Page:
How'd it play beyond the Beltway? CNN's instapoll found "48 percent of speech watchers had a very positive reaction, with three in 10 saying they had a somewhat positive response and 21 percent with a negative response. The 48 percent ... is down 20 points from the 68 percent of speech watchers who felt the same way a year ago about the president's February 24 prime time address to a joint session of Congress." CBS' survey had better news for Obama: "83 percent said they approved of the proposals the President made. Just 17 percent disapproved. ... However, a sizable 57 percent said the President will not be able to accomplish all of the goals he set out in his speech. Most Democrats who viewed the speech (63 percent) said the man they elected would be able to accomplish all of his goals, but only 11 percent of Republicans and 33 percent of independent voters agreed." (The polling gods will strike us down if we don't stipulate that such instant surveys, while interesting, have little scientific value.)
One audience member who did not react well at all was Samuel Alito, who could be seen mouthing "not true" when Obama criticized last week's Supreme Court decision in the Citizens United campaign finance case. On the bright side for Alito, his complaint was seen but not heard. Just imagine if Joe Wilson had chosen to whisper last September. Aside from Alito, the Wall Street Journal notes "Republicans were on conspicuously good behavior. They frequently joined Democrats in standing ovations, and if they disagreed with a point Mr. Obama was making, at most they remained seated without verbalizing their dissent." Time observes that "Obama spoke the first 676 words of his State of the Union Address Wednesday night before the first hand clap. His tone was so somber, and the room's mood so grave, that no one moved when Obama said, 'We must answer history's call.' There were no ovations when he called for 'Democrats and Republicans to work through our differences, to overcome the numbing weight of our problems.' He got no love for saying, 'the worst of the storm has passed.'" Politico talks to body-language experts, who thought Vice President Biden "showed how much he respects" Obama while Nancy Pelosi "appeared uncomfortable."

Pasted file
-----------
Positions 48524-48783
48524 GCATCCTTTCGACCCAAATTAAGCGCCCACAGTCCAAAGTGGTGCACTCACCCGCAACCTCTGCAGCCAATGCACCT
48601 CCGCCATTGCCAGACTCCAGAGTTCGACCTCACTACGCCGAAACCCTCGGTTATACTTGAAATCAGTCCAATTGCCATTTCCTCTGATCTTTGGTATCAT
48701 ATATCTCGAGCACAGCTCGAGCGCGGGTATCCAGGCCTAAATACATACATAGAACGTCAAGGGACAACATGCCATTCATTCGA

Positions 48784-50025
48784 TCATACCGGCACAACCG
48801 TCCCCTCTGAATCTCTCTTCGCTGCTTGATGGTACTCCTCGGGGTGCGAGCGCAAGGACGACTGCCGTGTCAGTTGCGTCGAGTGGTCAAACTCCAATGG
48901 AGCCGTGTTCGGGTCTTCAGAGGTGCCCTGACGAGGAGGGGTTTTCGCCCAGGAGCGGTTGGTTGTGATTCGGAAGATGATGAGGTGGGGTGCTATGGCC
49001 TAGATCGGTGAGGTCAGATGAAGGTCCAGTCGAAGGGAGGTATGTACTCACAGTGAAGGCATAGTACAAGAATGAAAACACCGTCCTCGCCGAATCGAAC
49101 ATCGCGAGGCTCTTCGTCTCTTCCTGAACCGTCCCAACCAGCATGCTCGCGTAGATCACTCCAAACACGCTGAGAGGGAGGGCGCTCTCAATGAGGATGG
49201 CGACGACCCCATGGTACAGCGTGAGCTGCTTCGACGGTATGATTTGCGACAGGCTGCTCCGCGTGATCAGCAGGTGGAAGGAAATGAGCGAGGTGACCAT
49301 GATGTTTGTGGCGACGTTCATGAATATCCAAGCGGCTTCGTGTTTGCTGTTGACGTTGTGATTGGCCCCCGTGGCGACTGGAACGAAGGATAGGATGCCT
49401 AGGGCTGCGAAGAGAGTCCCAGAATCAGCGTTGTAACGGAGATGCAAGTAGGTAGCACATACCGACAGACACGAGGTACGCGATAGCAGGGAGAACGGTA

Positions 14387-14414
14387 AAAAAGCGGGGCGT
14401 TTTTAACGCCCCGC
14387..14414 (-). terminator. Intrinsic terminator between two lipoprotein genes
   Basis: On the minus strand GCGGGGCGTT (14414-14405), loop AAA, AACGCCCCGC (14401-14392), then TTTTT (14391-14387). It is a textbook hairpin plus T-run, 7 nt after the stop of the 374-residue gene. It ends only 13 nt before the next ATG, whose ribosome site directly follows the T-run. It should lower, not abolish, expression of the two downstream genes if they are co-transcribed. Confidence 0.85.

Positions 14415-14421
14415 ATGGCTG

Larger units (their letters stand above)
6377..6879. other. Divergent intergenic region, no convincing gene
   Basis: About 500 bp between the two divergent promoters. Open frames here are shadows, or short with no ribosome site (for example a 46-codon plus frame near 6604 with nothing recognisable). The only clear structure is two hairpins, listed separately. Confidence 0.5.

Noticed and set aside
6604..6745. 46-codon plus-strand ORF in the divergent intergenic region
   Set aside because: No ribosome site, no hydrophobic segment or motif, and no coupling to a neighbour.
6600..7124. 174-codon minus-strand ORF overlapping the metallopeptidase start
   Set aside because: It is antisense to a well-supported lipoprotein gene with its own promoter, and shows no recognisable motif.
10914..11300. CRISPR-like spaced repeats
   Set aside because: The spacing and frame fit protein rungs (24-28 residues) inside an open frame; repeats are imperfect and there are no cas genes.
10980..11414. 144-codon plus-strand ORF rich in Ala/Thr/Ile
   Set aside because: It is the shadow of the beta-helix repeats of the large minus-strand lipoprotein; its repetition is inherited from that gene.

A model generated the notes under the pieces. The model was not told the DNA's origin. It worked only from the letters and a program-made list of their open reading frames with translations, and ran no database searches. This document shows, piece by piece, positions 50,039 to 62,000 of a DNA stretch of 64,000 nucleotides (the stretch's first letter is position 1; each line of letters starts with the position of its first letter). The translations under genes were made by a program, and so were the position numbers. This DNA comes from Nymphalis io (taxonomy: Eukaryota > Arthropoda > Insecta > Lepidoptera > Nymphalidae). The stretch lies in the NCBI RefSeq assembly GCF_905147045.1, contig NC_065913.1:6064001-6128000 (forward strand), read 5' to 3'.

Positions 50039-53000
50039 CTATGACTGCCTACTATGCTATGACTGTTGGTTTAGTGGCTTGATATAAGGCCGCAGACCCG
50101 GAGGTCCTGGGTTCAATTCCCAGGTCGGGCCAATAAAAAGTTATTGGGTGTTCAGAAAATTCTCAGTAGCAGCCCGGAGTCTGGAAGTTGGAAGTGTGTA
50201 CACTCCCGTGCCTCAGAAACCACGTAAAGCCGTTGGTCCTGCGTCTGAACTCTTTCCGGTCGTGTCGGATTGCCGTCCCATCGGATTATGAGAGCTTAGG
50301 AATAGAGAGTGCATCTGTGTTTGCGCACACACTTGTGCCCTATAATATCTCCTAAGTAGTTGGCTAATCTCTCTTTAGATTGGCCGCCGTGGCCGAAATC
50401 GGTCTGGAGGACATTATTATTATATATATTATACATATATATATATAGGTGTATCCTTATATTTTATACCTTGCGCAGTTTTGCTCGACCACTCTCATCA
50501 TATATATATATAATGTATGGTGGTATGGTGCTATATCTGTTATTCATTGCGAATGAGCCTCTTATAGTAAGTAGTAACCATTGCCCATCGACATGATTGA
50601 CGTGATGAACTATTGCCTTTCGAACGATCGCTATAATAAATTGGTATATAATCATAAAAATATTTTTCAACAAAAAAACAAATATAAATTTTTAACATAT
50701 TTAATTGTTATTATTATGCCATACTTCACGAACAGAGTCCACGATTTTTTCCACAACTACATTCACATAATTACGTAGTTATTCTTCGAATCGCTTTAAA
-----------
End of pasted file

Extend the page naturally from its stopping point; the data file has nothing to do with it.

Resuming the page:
So what's next? The New York Times writes that "after spending 2009 emphasizing that a health care overhaul was his top domestic priority, Mr. Obama gave it much less prominence in his address. He did not mention it until more than half an hour in -- a sign of how imperiled the bill has become. ... Mr. Obama's speech did nothing to resolve differences between the House and the Senate or to clarify the way forward." Politico says Obama offered Congress "words of encouragement but little else --no concrete plan to jump-start progress on a bill, no timeline for getting it done and no guidance on what he wants to see in what was once his top legislative initiative." Roll Call notes Obama "urged lawmakers in both parties to 'take another look at the plan we've proposed.' Members interpreted that statement very differently." Jonathan Cohn puts it in perspective: "If you follow health care reform, you probably want to know if President Obama saved health care reform with his State of the Union address. The answer is no. But that's only because there's no way he could save it with just one speech. It's too big a job. All Obama could do Wednesday night was to send some messages, about his expectations and priorities. And there I think he did pretty much what he needed to do."
January 28, 2010; 8:00 AM ET
Categories: The Rundown